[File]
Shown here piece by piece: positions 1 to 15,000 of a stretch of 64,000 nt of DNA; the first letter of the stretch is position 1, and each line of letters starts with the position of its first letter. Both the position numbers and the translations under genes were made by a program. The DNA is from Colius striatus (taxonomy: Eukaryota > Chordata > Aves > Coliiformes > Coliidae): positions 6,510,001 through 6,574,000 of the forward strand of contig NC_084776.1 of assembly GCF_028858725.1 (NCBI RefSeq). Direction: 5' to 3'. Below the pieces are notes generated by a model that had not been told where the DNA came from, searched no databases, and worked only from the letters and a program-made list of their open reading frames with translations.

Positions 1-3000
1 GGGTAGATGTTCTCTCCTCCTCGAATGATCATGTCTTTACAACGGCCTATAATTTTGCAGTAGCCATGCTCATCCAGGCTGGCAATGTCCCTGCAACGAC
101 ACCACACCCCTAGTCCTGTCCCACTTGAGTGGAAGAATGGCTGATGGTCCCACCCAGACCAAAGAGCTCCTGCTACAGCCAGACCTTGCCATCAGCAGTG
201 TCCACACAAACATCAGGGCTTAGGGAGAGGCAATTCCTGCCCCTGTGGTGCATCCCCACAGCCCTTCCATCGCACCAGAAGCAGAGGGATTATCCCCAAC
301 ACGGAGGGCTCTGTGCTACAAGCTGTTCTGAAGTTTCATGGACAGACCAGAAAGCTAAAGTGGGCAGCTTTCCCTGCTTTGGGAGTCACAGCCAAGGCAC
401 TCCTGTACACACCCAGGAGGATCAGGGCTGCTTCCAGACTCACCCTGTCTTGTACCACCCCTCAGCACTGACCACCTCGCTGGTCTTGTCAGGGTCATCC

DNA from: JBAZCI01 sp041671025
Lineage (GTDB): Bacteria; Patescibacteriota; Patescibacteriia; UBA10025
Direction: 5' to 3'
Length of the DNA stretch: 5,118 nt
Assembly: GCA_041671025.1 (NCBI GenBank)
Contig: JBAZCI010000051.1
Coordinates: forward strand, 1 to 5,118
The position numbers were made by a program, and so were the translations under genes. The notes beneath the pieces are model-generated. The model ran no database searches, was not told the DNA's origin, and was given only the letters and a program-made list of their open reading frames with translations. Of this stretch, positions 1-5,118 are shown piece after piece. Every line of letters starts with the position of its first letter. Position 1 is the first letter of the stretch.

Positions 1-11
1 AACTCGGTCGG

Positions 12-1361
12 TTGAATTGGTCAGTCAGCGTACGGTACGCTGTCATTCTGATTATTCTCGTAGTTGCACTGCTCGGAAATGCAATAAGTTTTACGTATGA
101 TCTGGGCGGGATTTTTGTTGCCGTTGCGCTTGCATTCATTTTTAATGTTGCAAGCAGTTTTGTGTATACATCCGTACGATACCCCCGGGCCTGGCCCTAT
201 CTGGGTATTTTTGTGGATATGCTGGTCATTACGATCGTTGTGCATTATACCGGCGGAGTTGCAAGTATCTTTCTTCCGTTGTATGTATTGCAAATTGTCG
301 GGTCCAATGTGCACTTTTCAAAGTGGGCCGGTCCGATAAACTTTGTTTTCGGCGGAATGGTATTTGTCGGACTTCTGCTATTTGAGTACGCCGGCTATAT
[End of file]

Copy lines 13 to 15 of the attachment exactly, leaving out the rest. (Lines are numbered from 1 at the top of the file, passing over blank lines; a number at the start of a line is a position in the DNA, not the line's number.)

Contig: JBAZCI010000051.1
Coordinates: forward strand, 1 to 5,118
The position numbers were made by a program, and so were the translations under genes. The notes beneath the pieces are model-generated. The model ran no database searches, was not told the DNA's origin, and was given only the letters and a program-made list of their open reading frames with translations. Of this stretch, positions 1-5,118 are shown piece after piece. Every line of letters starts with the position of its first letter. Position 1 is the first letter of the stretch.